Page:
Tripoli

Tripoli Castle.
Overview

Closed to most outsiders for decades, Tripoli is beginning to reveal its secrets to visitors once again. From central Green Square, stroll streets of colonnaded, Italian-built edifices. Head in the other direction into the atmospheric Medina walled old city, much of which dates from the 16th century. Watch old men playing backgammon and drink a glass of lousa almond milk in an atmospheric Medina cafe.

Background

Tripoli lies on the Mediterranean Sea in the far west of Libya, near the Tunisian border. The city was under Italian control between 1911 and the Second World War, and Italian architecture is still in evidence in the modern city. 1 September Street has many boutiques selling jewellery and clothes. More fascinating, though, are the lanes, souk markets and monuments of the predominantly Ottoman, centuries-old Medina old town. The two parts of the city are linked by palm-flanked Al Saaha Alkhadhraa (Green Square).

First-time visit

Explore Tripoli's walled old town, dominated by the Assaraya al-Hamra (Red Castle). In the castle, see the Janahiriya Museum's impressive collection. Admire the attractive Gurgi Mosque's floral decorations and octagonal minaret. The Santa Maria degli Angeli Church, rebuilt in 1891 in stone imported from Malta, is also worth a visit. See the second-century Roman Arch of Marcus Aurelius in its own square on the edge of the Medina. People-watch as you sit at a cafe on Green Square sipping mint tea and nibbling peanuts. Take a trip out to Leptis Magna, one of the most impressive and best-preserved Roman cities.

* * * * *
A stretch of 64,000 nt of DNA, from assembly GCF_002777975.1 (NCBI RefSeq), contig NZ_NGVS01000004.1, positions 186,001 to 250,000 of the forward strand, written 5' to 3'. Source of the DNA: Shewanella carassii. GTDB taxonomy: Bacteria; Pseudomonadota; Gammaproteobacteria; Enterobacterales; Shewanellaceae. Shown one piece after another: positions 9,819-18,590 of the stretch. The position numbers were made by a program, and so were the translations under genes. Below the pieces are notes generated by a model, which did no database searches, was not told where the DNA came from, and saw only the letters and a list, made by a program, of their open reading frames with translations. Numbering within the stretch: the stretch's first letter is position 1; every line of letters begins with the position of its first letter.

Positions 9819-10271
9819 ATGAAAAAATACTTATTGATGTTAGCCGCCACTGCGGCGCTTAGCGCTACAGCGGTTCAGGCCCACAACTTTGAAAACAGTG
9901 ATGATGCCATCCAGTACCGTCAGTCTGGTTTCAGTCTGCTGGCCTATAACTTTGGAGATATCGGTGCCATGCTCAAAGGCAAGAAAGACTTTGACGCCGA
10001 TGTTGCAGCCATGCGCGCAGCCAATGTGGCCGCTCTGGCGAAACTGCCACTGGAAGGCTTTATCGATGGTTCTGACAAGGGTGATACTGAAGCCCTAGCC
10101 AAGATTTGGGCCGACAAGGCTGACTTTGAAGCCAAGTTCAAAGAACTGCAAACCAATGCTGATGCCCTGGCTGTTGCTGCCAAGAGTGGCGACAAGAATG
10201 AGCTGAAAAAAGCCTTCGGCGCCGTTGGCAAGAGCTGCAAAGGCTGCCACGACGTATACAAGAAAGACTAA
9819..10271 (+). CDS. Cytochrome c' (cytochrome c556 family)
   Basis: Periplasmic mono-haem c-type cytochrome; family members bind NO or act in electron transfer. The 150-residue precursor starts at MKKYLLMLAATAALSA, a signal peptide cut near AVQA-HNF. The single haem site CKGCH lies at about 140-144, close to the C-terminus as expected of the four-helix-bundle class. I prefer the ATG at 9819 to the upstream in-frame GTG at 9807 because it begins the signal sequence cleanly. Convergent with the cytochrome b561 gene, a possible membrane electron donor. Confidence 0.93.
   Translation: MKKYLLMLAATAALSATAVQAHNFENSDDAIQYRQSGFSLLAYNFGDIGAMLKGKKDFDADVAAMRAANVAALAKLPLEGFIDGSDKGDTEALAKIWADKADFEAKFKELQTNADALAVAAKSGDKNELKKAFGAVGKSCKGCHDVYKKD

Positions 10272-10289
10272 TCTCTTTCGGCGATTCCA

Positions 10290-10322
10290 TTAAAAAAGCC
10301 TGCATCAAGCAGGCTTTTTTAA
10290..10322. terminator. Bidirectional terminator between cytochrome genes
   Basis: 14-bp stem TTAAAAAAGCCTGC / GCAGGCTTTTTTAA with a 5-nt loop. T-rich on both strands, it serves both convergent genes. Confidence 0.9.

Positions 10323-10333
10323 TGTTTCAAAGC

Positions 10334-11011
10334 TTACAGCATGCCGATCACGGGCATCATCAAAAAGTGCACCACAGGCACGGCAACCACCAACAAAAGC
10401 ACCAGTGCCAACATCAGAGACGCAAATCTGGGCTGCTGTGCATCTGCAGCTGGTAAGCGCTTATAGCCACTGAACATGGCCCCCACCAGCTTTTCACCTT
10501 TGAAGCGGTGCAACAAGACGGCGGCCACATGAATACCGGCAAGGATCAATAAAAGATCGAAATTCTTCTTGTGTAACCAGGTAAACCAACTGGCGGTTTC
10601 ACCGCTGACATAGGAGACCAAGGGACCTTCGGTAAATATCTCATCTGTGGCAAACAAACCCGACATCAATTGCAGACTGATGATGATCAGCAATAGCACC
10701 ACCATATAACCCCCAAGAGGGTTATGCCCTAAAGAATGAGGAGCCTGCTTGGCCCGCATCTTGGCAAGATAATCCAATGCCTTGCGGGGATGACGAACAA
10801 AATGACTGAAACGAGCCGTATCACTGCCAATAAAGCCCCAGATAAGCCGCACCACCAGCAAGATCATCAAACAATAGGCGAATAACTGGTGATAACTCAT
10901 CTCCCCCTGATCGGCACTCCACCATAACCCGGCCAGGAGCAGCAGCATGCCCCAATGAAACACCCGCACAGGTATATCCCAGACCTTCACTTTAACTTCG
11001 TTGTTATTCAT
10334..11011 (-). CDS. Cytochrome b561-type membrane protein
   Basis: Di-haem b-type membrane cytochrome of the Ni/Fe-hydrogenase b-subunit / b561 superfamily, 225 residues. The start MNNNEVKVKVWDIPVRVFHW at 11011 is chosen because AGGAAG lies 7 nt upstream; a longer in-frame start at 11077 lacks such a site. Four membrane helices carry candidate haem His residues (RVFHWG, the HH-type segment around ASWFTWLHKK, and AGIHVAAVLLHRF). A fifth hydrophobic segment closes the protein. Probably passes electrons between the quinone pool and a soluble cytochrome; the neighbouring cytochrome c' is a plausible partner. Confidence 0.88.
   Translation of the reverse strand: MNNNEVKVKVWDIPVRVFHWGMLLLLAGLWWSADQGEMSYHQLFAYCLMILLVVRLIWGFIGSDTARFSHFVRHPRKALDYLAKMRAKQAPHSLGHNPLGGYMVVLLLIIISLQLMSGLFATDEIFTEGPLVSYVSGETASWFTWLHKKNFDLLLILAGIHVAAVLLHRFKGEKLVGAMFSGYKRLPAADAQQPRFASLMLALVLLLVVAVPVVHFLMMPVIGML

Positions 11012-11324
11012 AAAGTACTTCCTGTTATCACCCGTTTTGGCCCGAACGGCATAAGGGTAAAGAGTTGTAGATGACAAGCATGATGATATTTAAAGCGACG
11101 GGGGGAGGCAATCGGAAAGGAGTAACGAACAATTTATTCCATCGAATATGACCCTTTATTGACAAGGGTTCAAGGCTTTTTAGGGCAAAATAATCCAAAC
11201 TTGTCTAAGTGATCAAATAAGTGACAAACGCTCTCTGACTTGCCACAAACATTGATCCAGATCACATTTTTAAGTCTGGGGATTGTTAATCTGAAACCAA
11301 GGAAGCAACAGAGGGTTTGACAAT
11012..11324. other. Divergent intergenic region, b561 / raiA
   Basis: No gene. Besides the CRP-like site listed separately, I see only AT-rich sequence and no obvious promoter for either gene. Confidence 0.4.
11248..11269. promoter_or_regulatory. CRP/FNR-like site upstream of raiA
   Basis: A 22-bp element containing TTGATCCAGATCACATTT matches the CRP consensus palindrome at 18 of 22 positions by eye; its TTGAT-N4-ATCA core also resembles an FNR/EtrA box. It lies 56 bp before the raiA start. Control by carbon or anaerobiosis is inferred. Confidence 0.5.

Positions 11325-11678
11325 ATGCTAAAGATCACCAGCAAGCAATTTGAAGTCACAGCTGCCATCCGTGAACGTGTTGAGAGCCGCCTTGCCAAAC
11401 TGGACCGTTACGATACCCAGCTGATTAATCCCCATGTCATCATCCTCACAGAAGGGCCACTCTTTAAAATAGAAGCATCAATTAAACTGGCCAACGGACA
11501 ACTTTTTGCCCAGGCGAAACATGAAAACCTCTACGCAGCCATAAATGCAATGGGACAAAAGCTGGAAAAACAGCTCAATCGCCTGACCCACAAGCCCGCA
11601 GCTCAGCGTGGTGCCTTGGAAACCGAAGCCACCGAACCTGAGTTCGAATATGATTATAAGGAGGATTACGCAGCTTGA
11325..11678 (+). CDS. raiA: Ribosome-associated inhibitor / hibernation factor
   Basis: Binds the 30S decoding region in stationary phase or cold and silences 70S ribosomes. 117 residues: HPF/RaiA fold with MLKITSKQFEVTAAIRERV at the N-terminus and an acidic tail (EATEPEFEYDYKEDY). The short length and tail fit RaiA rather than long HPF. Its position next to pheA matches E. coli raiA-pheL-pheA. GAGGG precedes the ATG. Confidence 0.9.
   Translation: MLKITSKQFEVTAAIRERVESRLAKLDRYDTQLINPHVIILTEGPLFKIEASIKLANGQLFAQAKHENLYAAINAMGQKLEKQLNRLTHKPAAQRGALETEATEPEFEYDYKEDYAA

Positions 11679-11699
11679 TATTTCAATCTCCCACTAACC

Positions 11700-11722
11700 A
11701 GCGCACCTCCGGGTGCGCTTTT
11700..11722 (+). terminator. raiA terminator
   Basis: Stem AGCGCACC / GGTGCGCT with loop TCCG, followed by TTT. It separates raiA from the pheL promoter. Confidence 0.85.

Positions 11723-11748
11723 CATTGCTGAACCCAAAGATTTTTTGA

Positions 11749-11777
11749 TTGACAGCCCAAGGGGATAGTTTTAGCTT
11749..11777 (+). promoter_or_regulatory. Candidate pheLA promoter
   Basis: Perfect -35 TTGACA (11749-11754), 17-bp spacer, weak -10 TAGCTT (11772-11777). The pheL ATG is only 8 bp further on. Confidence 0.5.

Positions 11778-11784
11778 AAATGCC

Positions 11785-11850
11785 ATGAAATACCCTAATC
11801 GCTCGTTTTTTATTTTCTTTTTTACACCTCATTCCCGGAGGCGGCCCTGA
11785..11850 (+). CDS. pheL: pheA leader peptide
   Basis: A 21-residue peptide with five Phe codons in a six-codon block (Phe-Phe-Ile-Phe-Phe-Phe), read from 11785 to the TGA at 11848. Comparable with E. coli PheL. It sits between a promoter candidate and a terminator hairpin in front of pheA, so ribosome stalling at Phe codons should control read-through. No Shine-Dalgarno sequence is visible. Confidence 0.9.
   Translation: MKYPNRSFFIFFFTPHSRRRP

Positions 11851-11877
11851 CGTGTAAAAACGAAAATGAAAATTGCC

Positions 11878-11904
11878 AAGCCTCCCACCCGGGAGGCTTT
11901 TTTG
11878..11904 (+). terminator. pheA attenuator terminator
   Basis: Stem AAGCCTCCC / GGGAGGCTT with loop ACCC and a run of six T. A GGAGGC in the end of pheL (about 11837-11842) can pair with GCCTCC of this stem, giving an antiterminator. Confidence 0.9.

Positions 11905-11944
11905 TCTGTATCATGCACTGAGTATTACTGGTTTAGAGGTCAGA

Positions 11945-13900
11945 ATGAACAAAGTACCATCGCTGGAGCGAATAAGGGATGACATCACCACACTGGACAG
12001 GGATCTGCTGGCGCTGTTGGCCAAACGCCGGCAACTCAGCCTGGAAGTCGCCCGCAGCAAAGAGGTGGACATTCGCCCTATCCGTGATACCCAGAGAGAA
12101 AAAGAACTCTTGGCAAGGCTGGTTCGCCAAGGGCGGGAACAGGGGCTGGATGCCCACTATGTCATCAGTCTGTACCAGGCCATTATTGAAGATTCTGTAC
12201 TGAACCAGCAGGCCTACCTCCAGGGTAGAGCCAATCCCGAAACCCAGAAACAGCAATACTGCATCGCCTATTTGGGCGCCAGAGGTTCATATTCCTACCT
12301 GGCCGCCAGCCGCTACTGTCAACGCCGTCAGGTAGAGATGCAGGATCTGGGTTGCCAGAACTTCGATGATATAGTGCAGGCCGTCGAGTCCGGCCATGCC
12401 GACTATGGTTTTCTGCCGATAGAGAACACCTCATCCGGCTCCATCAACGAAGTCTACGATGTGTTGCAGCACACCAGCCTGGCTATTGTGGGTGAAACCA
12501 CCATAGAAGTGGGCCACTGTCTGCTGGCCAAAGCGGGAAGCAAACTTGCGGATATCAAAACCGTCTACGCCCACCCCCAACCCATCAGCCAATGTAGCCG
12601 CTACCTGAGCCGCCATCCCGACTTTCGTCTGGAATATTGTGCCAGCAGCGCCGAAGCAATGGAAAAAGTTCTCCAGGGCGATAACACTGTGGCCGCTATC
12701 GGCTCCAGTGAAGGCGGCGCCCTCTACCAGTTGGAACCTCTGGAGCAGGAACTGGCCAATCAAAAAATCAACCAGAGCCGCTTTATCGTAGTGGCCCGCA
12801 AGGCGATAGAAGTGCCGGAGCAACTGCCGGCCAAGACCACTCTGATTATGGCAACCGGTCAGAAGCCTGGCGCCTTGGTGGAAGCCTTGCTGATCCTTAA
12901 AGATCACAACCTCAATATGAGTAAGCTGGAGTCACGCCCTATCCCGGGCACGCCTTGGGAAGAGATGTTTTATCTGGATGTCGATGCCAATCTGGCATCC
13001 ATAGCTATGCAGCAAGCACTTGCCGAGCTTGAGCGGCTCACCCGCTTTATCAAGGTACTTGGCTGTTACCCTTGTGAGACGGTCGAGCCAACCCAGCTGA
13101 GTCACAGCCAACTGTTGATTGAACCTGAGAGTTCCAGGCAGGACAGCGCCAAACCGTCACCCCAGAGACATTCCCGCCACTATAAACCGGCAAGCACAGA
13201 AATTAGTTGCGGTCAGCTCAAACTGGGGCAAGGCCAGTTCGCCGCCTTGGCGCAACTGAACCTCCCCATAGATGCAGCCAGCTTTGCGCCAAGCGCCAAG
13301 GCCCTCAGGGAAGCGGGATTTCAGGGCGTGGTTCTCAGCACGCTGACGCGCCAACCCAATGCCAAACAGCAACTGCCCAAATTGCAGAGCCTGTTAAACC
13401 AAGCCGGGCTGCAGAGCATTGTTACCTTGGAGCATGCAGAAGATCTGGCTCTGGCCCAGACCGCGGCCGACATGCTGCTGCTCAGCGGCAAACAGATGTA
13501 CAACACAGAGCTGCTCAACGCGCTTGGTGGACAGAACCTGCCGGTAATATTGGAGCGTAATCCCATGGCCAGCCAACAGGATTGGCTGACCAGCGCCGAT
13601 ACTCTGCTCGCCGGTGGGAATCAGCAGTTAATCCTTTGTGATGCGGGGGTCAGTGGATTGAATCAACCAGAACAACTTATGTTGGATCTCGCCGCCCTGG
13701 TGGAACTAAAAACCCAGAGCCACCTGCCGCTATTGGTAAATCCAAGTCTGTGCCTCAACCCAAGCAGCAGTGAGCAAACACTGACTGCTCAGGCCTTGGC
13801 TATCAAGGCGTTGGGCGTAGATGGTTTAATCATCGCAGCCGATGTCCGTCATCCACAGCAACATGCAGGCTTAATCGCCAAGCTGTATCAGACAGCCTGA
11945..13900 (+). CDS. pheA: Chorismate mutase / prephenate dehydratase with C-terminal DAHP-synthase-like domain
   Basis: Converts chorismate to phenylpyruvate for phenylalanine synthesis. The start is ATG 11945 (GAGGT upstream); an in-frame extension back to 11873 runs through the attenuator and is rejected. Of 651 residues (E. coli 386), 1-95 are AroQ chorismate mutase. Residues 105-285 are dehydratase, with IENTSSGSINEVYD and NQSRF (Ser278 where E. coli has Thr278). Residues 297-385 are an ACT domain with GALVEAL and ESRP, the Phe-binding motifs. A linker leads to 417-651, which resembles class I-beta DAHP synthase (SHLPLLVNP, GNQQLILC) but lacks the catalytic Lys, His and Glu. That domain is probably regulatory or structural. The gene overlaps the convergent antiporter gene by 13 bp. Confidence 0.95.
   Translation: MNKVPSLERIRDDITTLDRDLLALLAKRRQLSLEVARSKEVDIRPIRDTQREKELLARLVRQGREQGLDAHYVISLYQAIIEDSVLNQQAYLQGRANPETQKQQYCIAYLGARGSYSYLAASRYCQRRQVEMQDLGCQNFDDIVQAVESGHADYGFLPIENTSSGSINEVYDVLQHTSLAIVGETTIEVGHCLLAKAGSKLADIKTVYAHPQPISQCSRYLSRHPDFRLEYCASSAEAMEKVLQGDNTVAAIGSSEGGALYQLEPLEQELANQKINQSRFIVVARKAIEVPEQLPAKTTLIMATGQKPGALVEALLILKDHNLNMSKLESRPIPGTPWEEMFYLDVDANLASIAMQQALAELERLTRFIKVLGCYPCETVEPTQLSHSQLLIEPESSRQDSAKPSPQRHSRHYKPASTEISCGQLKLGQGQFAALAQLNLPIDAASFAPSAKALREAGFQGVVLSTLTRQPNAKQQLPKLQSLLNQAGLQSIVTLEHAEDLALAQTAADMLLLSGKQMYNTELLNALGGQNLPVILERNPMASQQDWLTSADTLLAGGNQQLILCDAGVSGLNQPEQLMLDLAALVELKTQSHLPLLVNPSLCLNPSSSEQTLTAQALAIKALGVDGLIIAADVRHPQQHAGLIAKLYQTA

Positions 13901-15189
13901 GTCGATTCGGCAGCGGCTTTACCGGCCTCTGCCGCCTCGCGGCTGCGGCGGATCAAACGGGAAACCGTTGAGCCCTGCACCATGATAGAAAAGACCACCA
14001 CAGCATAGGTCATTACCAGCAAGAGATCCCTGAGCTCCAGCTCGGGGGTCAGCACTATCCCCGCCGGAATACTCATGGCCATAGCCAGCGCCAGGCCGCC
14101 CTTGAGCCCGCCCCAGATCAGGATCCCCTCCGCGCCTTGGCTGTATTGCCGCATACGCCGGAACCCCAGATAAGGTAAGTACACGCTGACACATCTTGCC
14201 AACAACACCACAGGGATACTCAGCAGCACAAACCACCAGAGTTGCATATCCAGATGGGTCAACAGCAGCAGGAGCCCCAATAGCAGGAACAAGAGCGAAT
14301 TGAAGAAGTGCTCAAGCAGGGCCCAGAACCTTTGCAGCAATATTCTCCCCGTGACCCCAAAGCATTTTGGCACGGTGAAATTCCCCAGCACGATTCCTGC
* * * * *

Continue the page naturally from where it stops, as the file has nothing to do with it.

Return visit

Admire the colonnaded galleries around the courtyard of Dar Karamanli (Karamanli House), family home of the former ruling Karamanli dynasty. It later became the Italian consulate. The architecture of the Old French and Old British Consulates is equally impressive. Try typical Libyan dishes like bazin barley dumpling served with hot sauce, or sherba spicy soup. Pay your respects to over 1400 allied soldiers who fell in the Second World War at the Commonwealth War Cemetery. Across the desert is the Phoenician and later Roman UNESCO World Heritage archaeological site of Sabratha.

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